Students will develop trade- like skills but will not attempt to develop trade- level skills. As an example, the outcome level of welding skills from this qualification is not about learning trade-level welding theory and practice; it is about being introduced to welding, how it can be used to join metal and having the opportunity to weld some metal together. Similarly with machining, the outcome will be something produced on a lathe etc, not the theory and practice of machining. The focus will be on using engineering tools and equipment to produce or modify objects. This will be done in a safe manner for each learner and those around them.

Year 12

Materials Design and Technology General (Metalwork)

The Materials Design and Technology General metal course is a practical course. The course allows teachers the choice to explore and use materials learning in metal, with the design and manufacture of products as the major focus. There is also the flexibility to incorporate additional materials from outside the designated contexts. This will enhance and complement the knowledge and skills developed within the course as many modern-day products are manufactured using a range of different material types. Students examine social and cultural values and the short-term and long-term impacts of the use and misuse of materials and associated technologies. Through this inquiry, experimentation and research, students develop their creativity and understanding of the society in which they live.

Materials Design and Technology General (Woodwork)

The Materials Design and Technology General course is a practical course for the most part. The course allows students the chance to explore and work using wood, with the design and manufacture of products as the major focus. There is also the flexibility to incorporate additional materials from outside the designated context. This will enhance and complement the knowledge and skills developed within the course as many modern-day products are manufactured using a range of different material types. Students use experimentation and research as well as developing their creativity and increasing their understanding of the society in which they live.

Working with materials, students develop a range of manipulation, processing, manufacturing and organisational skills. When designing with materials, they develop the cognitive skills; such as solving problems, generating ideas, creative design strategies and communicating what they do. This makes them more technologically literate and as consumers, enables them to make more informed decisions about the use and misuse of technology.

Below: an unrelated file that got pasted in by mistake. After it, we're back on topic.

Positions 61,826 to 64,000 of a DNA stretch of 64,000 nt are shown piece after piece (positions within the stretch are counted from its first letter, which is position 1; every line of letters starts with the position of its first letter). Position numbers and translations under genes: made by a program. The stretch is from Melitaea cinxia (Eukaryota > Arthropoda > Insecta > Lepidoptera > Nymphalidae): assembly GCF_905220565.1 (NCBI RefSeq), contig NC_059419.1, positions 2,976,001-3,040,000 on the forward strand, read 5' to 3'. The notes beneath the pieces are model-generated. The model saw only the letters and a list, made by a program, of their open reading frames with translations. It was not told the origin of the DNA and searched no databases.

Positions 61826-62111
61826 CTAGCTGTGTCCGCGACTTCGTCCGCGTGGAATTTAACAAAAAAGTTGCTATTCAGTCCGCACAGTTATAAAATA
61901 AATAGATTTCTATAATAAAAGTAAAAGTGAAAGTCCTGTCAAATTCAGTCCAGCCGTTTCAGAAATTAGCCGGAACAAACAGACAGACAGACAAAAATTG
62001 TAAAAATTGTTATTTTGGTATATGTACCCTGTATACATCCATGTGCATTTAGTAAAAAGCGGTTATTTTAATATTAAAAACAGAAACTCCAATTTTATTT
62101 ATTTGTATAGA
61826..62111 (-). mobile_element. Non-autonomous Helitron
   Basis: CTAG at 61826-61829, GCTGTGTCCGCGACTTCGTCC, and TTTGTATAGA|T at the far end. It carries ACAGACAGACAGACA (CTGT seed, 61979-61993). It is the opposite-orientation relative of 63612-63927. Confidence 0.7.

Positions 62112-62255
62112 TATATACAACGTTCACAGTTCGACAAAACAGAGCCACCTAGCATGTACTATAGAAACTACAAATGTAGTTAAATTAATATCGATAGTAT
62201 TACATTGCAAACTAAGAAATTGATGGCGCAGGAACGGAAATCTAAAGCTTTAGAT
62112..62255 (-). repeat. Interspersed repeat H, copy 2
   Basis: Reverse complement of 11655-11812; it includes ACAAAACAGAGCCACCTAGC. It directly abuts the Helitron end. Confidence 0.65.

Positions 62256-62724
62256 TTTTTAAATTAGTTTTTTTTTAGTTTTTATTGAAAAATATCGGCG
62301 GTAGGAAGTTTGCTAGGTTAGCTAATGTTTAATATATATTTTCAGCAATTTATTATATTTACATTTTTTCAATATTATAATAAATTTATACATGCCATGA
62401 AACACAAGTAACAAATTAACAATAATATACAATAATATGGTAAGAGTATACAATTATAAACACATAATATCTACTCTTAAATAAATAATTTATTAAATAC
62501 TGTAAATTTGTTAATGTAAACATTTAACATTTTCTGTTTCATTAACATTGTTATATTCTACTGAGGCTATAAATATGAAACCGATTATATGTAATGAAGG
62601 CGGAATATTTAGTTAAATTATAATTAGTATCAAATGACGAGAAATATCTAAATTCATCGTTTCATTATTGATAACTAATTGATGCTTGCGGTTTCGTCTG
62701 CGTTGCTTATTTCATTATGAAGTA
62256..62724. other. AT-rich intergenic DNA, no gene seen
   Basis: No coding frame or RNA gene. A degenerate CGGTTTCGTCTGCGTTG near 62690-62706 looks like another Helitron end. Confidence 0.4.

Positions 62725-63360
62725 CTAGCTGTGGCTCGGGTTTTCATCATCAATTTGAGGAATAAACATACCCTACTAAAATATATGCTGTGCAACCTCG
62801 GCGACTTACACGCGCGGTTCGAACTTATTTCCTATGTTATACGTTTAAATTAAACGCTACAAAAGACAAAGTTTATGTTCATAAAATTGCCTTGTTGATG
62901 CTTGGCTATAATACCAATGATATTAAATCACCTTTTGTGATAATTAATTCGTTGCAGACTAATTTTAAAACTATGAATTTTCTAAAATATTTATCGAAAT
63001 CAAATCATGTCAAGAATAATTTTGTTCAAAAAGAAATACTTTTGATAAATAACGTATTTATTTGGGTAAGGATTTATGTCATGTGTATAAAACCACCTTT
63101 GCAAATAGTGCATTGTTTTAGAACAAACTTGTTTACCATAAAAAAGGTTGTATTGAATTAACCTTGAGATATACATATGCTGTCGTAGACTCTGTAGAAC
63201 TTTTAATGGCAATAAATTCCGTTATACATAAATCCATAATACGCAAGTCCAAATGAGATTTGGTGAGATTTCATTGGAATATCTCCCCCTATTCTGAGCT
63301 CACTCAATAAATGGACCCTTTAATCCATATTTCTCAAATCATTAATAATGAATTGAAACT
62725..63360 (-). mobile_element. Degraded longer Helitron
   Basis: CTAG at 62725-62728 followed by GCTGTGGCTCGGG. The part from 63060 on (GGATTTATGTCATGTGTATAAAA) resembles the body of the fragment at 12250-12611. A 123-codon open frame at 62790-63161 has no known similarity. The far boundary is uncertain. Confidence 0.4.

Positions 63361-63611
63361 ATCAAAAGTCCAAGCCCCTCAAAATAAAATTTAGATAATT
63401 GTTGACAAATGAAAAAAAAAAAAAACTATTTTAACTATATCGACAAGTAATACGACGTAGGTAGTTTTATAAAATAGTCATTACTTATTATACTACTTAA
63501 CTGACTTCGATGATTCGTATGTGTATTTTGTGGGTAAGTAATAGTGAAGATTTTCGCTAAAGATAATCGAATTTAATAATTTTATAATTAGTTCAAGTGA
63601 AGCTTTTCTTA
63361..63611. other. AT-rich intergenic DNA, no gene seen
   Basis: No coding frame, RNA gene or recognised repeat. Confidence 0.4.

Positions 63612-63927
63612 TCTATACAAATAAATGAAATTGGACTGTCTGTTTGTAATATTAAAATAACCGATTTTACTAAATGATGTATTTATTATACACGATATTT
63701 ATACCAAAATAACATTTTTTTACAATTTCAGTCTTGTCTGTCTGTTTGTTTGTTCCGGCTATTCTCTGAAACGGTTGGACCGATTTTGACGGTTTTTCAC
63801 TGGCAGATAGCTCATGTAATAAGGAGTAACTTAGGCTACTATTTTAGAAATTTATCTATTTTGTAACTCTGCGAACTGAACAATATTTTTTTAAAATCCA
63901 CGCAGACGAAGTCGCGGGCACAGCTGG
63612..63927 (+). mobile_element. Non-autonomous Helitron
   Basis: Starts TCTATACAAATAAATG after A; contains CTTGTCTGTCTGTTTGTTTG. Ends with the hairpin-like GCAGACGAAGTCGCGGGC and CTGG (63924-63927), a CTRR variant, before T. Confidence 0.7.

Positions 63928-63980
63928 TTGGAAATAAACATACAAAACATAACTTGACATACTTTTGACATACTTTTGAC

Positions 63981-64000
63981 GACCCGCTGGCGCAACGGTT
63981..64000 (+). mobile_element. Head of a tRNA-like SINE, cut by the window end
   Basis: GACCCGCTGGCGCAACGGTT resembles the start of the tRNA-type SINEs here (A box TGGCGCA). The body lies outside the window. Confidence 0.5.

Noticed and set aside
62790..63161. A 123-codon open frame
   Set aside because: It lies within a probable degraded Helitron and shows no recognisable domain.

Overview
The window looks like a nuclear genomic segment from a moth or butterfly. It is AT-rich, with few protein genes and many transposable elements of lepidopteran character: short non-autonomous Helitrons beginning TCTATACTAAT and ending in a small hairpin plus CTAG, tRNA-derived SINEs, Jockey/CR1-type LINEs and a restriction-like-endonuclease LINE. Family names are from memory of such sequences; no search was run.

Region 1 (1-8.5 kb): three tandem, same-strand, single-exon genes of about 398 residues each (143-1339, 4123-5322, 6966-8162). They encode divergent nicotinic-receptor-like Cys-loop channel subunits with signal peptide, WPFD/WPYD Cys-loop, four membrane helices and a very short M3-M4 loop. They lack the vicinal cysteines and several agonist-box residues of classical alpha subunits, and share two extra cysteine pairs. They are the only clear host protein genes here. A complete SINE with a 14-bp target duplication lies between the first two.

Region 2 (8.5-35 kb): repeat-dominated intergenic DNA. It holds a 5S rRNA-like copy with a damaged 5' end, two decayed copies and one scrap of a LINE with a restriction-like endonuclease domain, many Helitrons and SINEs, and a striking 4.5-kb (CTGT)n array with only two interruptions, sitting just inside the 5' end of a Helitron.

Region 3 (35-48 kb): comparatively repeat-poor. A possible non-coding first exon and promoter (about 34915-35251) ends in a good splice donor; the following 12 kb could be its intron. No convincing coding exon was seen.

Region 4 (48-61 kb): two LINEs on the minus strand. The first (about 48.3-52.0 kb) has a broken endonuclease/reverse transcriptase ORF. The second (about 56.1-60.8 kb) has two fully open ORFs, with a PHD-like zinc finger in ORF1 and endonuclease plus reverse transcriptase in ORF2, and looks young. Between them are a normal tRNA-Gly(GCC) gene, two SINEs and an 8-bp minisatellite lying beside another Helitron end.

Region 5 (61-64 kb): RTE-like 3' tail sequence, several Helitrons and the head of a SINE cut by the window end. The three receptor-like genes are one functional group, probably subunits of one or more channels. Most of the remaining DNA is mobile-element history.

Design General (Technical Graphics)

Design involves the strategic development, planning and production of visual concepts and solutions developed to an industry quality and standard.  The focus is for the students to break an idea down and effectively communicate their ideas and solutions to specific audiences for specific purposes and with specific intentions.

Product design is where Students learn that the commercial world is comprised of companies, requiring consumer products, services and brands for an audience. They are introduced to the concept of intellectual property. Using the design process, they create products/services, visuals and/or layouts with an awareness of codes and conventions. They use relevant and appropriate production skills and processes, materials and technologies relevant to the design.

The context is Technical Graphics which focuses on promotional products, for example, lunch boxes, drink bottles; ergonomic design, for example, hair dryers, shavers; kitchen appliances, for example, toasters, could be re-designed to appeal to a broader demographic; motor vehicle styling, component parts, architecture, mechanical, geometric figures.

The students will use and develop freehand drawing and 3D computer aided drawing skills, the main software is Fusion 360.  Fusion 360 is a software product of Autodesk which is directly connected to Inventor and Auto Cad.  The students can use their newly developed skills to apply for drafting and related sales jobs which require some drawing and designing for clients need.

This course also emphasises the scope of design in professional and trade based industries allowing students to maximise vocational and/or university pathways.